Further, note that this movement will, therefore, be associated with the following gain: (99 * propensity for leakage) minus 90, where ‘propensity for leakage’ is the proportion of the corruption proceeds leaking out. This gain will be less than zero only if the mentioned propensity is less than 10/11. In that case, therefore, providing the license for free is the best option for the government; otherwise, cost-plus pricing is the next best option.

In the above example, the relatively large number of potential entrepreneurs with low surplus ensures that reduction in entrepreneurial surplus through cost-plus pricing is quite comparable in magnitude to the consequent reduction in corruption. When propensity for leakage is high, what the economy loses through reduction in surplus is made up through reduction in outflows. As explained in the example, this leads to the choice of the third level of licensing fee listed in Table 1 – significantly above zero – in order to control corruption.

Our next example for a high-prosperity economy assumes 9 potential entrepreneurs: 5, 3, and 1 associated with surpluses of US$36, US$80, and US$200, respectively. When licensing fee is zero, it is best for the bureaucrat to charge a bribe of US$36 and garner corruption proceeds of US$324 from 9 entrepreneurs. The corresponding surplus is US$620.

When the license price is US$1, the bureaucrat optimally charges a bribe of US$79 from 4 entrepreneurs and garners corruption proceeds of US$316 (given that it has the options of charging 9 entrepreneurs a bribe of US$35 each, yielding a bribe revenue of US$315, or 1 entrepreneur a bribe of US$200). The surplus gets reduced to US$440 (3*80 + 200). The government can lower the level of corruption to US$160 (a bribe of US$40 per entering entrepreneur) while keeping surplus constant at US$440 by increasing the licensing fee to US$40.

Table 2. High-prosperity economy: Stylised example

Licensing fee (US$)

Bribe per person (US$)

Proceeds from corruption (US$)

Total entrepreneurial surplus (US$)

0

36

324

620

1

79

316

440

40

40

160

440

Table 2 lists the entrepreneurial surpluses and proceeds from corruption associated with the various levels of the licensing fee mentioned above. A comparison of official pricing at US$40 to that at zero (which is clearly superior to pricing at US$1) shows that the former is associated with surplus and corruption that are lower by US$180 and US$164, respectively. Even if the reduction in corruption gives rise to an equal reduction in leakage, this would not compensate for the reduction in surplus. Hence, for the high-prosperity economy, it is pricing at cost which is optimal.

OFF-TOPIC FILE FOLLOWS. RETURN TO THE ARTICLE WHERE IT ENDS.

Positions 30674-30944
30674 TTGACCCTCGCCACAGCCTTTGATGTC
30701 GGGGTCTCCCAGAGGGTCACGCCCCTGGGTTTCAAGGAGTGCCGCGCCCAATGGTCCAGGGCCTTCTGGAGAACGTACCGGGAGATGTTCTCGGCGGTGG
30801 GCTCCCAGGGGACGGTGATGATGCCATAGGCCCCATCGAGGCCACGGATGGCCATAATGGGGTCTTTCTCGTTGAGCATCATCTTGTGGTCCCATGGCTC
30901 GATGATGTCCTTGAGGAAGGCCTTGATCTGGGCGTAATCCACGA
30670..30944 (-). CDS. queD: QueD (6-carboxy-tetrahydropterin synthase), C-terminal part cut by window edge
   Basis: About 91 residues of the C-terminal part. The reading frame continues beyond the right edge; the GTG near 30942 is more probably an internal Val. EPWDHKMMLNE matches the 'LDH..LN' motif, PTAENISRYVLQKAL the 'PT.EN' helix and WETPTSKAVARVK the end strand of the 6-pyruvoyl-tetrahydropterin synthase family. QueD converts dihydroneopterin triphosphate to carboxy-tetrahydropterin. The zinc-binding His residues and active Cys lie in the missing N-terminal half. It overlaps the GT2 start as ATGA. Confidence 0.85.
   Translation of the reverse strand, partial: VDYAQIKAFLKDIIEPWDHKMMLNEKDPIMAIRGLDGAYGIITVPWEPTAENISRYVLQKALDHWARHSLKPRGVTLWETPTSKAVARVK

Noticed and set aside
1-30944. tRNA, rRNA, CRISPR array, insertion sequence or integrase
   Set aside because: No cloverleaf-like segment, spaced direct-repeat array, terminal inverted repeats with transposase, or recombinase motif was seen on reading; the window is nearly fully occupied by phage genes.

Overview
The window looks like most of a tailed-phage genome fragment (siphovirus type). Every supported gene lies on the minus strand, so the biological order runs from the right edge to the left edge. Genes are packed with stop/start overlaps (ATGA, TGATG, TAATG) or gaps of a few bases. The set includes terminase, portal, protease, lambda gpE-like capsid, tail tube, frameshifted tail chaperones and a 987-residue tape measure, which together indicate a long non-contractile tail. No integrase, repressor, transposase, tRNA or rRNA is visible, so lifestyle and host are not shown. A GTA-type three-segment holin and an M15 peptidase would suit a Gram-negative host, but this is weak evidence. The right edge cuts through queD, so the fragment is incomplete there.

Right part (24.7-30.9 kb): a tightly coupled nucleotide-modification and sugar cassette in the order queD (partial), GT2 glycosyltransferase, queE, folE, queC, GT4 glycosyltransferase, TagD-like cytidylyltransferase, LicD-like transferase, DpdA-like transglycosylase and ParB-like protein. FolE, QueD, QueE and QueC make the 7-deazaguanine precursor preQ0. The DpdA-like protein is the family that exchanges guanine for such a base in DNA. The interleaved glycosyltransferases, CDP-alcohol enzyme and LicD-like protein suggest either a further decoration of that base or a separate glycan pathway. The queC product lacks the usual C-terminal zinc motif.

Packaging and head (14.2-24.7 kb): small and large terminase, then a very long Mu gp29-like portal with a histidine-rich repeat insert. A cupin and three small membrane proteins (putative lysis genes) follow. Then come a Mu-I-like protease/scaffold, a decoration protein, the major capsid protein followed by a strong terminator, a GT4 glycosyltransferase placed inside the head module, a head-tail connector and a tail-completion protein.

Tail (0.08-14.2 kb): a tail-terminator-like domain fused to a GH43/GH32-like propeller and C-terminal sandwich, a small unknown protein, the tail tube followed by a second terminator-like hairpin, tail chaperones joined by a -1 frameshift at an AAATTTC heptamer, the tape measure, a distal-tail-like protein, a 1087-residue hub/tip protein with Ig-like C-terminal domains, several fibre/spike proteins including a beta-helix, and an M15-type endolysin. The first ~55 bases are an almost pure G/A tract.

In this case, the lowest entrepreneurial surplus at the level of the individual is of a significantly high magnitude. Cost-plus pricing pushes associated entrepreneurs out of the market and the resultant lowering of total entrepreneurial surplus exceeds the reduction in proceeds from corruption.

Key result

These examples illustrate our theoretical result that official pricing of licenses above cost of provision can be used as a tool to check corruption only in high-leakage, low-prosperity countries. Thus, curbing illicit outflows through such checks on corruption is of limited efficacy. Well-implemented international agreements as well as stringent detection and penalty mechanisms to deal with money laundering (see Organization of Economic Co-operation and Development, 2014) can greatly reduce the propensity for leakage and therefore present a better option for curbing the total income leaking out of the country. Curbing the propensity will also dilute the incentives for corruption. Therefore, leaked incomes will contract on account of reduced propensity for leakage as well as the lowered incidence of corruption.

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Note:

  1. A discussion of such bribery hierarchies exists in the literature (for example, Waller et al. 2007).